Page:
management was always the basis for settlement in the Mediterranean. Natural
factors and cultural behavior have slowly shaped the Mediterranean islandsí
landscape through millennia. Island communities are especially sensitive to
anthropogenic pressures. Accordingly, rapid population growth and related
development over the 20th century have poised a great challenge to preserving
landscape values of the islands. Recently, on the island of Gozo, part of the
Maltese archipelago, great interest has been shown in the preservation of the
rural landscape characteristics. Here, agriculture is a traditional aspect of
the identity, which contributes greatly to the picturesque qualities of the
countryside. Practices related to soil and water conservation, together with the
islandís geomorphologic characteristics, produce the unique scenery of the rural
Agriculture has progressively diminished in importance as an economic activity in Malta, moreover urban developments have been constantly increasing at the expense of both cultivated land and natural countryside. Water management is one of the islandís most critical issues. Rainfall is the only natural source of water while agriculture is the main single user. Local watershed characteristics are favorable for the storage of rainwater; nevertheless, groundwater depletion takes place. Gozo is already affected by an emerging need for sustainability and to face the challenge to adapt to climate change uncertainties. Adaptation is therefore necessary, in the short and longer term, to address the resulting impacts. The decline in agricultural use on the steeper slopes of the Gozo valleys has lead to the decline of rubble walls, the main structure of the terraced landscape. The disappearing rubble walls and changing agricultural practice are leading, together with increasing runoff caused by increased paving and building, to severe soil erosion during the rainy season.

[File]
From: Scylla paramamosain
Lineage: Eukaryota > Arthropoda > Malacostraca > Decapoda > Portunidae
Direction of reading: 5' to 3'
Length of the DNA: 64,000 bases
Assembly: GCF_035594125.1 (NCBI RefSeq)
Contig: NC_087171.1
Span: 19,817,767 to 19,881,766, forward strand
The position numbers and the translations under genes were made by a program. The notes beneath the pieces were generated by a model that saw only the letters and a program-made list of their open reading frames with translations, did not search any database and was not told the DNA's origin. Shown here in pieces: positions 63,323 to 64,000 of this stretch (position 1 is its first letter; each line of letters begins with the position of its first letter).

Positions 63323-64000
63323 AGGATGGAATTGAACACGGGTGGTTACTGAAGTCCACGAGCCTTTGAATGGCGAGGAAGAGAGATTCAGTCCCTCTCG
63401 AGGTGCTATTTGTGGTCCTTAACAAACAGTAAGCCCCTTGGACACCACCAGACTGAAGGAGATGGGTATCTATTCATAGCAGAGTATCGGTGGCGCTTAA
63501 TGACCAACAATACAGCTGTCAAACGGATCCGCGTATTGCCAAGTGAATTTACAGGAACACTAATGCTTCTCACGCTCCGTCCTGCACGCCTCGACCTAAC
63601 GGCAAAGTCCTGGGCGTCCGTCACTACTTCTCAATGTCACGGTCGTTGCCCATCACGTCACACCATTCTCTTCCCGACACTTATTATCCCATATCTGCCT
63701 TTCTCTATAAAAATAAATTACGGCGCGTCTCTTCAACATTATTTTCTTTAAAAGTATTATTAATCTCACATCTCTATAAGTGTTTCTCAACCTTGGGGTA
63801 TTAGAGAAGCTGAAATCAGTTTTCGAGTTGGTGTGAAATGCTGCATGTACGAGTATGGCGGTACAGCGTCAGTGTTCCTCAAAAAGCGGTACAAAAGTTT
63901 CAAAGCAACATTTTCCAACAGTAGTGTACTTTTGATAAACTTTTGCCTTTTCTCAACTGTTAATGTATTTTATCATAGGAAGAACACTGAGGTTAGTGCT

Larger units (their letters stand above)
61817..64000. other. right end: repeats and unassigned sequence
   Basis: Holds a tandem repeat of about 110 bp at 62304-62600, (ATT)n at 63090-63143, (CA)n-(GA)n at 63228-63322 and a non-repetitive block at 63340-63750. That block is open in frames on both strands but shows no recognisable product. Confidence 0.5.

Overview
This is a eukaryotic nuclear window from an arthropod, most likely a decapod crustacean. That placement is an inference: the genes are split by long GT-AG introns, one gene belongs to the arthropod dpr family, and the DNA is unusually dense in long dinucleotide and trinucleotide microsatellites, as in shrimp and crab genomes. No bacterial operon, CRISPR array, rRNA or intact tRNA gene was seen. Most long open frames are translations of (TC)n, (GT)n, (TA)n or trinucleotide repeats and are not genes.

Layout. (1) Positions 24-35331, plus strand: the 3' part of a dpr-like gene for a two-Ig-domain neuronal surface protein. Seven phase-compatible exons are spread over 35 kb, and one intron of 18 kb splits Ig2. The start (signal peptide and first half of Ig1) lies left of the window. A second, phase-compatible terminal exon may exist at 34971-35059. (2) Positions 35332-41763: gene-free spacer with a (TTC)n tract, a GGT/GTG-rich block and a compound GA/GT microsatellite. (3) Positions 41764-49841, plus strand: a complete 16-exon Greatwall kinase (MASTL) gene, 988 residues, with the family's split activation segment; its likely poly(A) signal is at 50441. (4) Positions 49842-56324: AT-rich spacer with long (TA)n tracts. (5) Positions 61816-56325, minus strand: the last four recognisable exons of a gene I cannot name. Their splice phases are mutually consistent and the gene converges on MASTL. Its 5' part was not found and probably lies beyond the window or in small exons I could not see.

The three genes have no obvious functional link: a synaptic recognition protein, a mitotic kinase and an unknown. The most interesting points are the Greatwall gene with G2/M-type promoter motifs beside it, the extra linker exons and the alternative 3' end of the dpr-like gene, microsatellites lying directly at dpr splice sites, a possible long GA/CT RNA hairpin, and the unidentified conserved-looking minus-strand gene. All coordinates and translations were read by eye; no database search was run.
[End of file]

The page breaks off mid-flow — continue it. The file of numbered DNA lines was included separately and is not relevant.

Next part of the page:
The area addressed in this study has undergone major changes produced by tourism and development intensification in the last decades. Agricultural land-use comprises most of the area of the watershed whose outlet point is located in the village of Xlendi. The area is prone to flash flooding and therefore more sensitive to changes in the precipitation patterns and increase in the mean sea level.
A methodological approach is proposed to integrate the biotic, abiotic and cultural components of the landscape bringing forward the processes of importance for each one and also for water management.
Responses and adaptations of the cultural landscape to the aforementioned problems are discussed and the possible contributions of landscape architecture are shown. Landscape architects can contribute to the redesign of the catchment areas of the valleys on all level of planning and design. Landscape Architects could help to translating the ecological knowledge on rivers ecosystem to the civil engineer redesigning the roads in the valley in order to create adequate technical solutions using natural methods to its optimum. On the more detailed design level street scapes should be understood as part of the valley system with ecological and aesthetical needs for appreciation of cultural landscapes.
Keywords: Cultural landscape, Run off Water management, Landscape Architecture in large and small scale, Mediterranean.
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